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J Infect Dis. 2008 Mar 1;197 Suppl 2:S61-5. doi: 10.1086/522149.

A model of lytic, latent, and reactivating varicella-zoster virus infections in isolated enteric neurons.

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Department of Pediatrics, Columbia University College of Physicians and Surgeons, New York, New York 10032, USA. aag1@columbia.Edu


Because human primary afferent neurons are not readily obtained, we sought to develop a model in which the lytic, latent, and reactivating phases of varicella-zoster virus (VZV) infection were recapitulated in neurons from an animal source. Enteric neurons were obtained from the small intestine of adult guinea pigs and from the bowel of fetal mice. Latency was established when these neurons were infected by cell-free VZV in the absence of fibroblasts or other cells of mesodermal origin. In contrast, lytic infection ensued when fibroblasts were present or when the enteric neurons were infected by cell-associated VZV. Latency was associated with the expression of a limited subset of viral genes, the products of which were restricted to the cytoplasm. Lysis was associated with the expression of viral glycoproteins, nuclear translocation of latency-associated gene products, and rapid cell death. Reactivation was accomplished by expressing VZV open reading frame (ORF) 61p or herpes simplex virus ICP0 in latently infected neurons. Isolated enteric neurons from guinea pigs and mice recapitulate latent gene expression in human cranial nerve and dorsal root ganglia. Expression of latency-associated VZV gene products was detected in 88% of samples of adult human intestine, suggesting that VZV not only infects enteric neurons but also is latent in the human enteric nervous system. This in vitro model should facilitate further understanding of latency and reactivation of VZV.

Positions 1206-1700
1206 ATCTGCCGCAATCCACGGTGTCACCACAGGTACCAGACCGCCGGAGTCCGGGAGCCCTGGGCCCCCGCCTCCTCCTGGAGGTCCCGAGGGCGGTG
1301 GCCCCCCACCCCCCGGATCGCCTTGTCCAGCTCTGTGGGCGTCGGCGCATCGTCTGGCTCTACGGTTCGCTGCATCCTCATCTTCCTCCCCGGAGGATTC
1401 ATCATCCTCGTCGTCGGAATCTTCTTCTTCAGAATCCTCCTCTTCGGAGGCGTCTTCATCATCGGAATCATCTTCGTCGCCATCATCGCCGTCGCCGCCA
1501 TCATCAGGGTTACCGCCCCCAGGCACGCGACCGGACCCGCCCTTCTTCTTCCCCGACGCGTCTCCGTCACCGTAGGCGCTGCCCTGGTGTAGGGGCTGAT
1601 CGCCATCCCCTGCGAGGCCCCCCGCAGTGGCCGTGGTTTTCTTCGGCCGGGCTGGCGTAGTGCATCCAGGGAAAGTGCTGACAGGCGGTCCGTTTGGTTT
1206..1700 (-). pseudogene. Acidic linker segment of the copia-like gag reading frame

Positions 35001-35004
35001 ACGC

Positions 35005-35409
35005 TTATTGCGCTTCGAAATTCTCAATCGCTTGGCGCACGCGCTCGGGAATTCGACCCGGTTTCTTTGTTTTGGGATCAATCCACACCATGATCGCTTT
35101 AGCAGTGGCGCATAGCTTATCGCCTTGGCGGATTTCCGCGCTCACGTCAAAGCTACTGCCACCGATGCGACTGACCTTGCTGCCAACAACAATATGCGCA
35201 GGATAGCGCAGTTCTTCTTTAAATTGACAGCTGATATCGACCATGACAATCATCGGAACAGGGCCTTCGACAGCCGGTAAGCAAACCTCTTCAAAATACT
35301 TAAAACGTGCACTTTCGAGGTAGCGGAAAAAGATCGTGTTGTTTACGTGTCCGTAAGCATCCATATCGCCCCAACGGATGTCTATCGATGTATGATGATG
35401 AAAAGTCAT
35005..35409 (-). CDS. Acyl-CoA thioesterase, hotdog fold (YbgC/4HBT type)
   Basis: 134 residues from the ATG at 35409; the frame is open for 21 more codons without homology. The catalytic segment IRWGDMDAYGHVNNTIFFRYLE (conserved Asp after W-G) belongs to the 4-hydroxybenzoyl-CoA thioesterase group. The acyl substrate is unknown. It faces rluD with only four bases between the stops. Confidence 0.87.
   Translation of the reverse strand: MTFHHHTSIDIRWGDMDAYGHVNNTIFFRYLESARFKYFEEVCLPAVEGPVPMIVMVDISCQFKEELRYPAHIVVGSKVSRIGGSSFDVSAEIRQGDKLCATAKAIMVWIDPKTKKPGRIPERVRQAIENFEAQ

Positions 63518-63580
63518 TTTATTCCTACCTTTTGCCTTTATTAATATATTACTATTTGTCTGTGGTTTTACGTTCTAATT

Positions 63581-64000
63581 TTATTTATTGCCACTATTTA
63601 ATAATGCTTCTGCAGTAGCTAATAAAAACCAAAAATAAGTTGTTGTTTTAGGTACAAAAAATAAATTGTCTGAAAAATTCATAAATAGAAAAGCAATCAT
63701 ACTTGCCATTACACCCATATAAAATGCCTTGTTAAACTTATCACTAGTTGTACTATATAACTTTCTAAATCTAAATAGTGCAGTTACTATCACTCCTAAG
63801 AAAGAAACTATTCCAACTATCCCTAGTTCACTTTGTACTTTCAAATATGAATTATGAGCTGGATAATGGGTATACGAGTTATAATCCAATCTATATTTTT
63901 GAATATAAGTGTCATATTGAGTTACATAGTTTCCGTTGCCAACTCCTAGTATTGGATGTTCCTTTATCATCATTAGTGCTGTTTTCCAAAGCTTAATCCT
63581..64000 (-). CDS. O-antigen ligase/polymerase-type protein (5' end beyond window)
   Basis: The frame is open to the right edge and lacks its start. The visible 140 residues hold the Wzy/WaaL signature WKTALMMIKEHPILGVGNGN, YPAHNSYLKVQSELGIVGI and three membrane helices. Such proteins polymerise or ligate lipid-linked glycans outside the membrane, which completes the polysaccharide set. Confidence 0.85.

[Indexed for MEDLINE]

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